Data is collected from multiple sources. They include employee performance assessments, employee surveys, health and wellness programs, exit interviews, employee events, talent recruitment and hiring results, and numerous other sources. Quality analytics convert the data into actionable information. Predictive analytics and prescriptive analytics are proving to be critical tools for HR management.
Predictive analytics are used to forecast and to model potential results in the future. Prescriptive analytics are the highest level of analytics because they use machine learning to interpret data and make recommendations.
Establishing Links Between People and Business Activities
For example, employee performance can be predicted by analyzing an employee's drive to improve his/her skills and competencies, how well the person uses events to display or utilize skills, cognitive ability, and prior experience.
Deloitte's research has shown that insights on global mobility initiatives' effectiveness and strategic alignment are available in analytics which can also contribute to career planning and opportunities. Analytics are used for workforce planning by analyzing how people come and go in the organization, and events and management practices that impact people coming and going. Organisations can forecast supply and demand of key occupations, and use predictive analytics to make performance predictions.
HR analytics are not simply about making better hires or improving retention. At IBM, the analytics are used to determine links between employee performance, customers, and revenue.
RBC is also on an analytics journey, discovering a couple of years ago there is a connection between the degree to which people believe in the company's competitiveness and value proposition, and the retail branch's performance. The more employees believed in the company, the better the branch performed. The analytics helped RBC determine the best actions to take to improve their communication of the client value proposition to employees.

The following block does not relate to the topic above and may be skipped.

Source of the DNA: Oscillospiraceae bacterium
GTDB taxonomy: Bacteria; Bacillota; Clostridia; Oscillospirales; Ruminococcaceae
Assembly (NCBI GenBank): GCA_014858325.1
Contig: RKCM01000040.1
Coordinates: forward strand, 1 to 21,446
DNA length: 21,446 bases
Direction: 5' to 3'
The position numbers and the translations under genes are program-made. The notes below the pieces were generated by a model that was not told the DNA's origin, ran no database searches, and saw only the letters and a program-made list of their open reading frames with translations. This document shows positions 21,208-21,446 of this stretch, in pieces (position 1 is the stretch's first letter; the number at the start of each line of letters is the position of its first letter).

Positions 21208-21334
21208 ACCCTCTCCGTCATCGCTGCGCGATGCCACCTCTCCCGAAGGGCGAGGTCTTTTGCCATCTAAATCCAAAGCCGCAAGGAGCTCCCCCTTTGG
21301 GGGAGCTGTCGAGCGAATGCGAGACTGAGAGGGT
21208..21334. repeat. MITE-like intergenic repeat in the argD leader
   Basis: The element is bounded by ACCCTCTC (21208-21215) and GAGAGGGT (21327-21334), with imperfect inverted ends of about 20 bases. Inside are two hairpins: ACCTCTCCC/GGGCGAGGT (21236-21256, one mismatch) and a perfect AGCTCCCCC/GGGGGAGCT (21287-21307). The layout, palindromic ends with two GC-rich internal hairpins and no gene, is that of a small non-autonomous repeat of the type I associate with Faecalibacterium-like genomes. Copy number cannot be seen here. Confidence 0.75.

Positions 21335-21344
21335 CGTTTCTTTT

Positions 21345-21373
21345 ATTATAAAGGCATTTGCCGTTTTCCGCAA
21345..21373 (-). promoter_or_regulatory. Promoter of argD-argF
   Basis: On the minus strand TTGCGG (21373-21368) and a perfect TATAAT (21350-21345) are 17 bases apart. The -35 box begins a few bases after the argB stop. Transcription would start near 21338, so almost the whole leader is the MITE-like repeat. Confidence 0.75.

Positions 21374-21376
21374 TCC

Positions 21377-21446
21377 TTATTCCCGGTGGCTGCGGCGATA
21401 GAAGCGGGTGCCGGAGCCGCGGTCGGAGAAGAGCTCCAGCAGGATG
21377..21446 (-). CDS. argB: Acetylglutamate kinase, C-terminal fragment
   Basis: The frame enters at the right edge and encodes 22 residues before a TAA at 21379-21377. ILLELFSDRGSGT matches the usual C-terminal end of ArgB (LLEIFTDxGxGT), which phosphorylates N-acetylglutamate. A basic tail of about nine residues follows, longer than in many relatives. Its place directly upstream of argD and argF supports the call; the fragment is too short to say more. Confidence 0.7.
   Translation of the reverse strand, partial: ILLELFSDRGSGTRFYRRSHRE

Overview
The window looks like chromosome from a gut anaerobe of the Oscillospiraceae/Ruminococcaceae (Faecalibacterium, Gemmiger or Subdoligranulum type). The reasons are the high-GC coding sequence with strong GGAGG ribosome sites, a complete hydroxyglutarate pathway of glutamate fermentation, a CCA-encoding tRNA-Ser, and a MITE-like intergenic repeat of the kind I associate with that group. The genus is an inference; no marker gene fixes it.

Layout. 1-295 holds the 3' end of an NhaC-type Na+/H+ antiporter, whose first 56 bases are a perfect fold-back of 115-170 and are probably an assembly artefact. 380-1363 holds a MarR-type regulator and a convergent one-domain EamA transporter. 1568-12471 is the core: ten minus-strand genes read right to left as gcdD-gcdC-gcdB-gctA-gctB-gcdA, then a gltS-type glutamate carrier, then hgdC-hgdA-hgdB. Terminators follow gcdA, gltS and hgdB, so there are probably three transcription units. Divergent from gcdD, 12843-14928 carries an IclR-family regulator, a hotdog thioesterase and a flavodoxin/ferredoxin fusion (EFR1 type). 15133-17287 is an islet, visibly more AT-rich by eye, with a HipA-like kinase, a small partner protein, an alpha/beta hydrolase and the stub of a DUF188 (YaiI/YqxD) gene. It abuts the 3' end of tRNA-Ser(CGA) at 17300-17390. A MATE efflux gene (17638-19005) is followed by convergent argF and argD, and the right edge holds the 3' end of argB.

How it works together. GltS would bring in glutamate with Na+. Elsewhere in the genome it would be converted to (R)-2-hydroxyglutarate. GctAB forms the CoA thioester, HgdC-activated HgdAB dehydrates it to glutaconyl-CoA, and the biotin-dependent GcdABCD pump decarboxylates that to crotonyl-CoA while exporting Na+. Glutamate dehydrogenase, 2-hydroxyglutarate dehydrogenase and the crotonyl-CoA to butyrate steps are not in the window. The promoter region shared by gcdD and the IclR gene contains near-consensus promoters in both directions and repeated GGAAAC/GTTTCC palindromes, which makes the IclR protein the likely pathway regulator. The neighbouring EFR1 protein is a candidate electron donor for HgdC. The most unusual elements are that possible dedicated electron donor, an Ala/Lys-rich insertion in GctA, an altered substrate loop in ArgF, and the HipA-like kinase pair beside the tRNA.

The Royal Bank of Canada is a leader in the use of HR analytics, also called people analytics, but across Canada there are other large companies implementing people analytics. They include TELUS, TD Bank, Canadian Tire, and Business Development Bank of Canada (devoted exclusively to entrepreneurs).
Utilizing People Analytics Within for All Organisations
Properly developing and producing complex HR analytics requires people with the appropriate high-level of skills in data collection, assessment, and mapping across multiple systems, and in validating metrics.
Once available, the organisation also needs HR professionals who have the required skills to analyse the results for effective decision-making. No matter how many metrics are produced, someone will still have to make final decisions.
Also, people analytics are not reserved for only large, global organisations. The Toronto Region Board of Trade has approximately 45 employees and relies on digital analytics for marketing, communication, economic and labour analysis, and HR management. In an unusual structure, the HR function reports to the head of finance, so the strategic activities are integrated with business planning and outcomes.
Expect to read more in the coming months and years about the use of HR analytics as their sophistication and value are recognized. They are the evidence-based link between people and organisational success.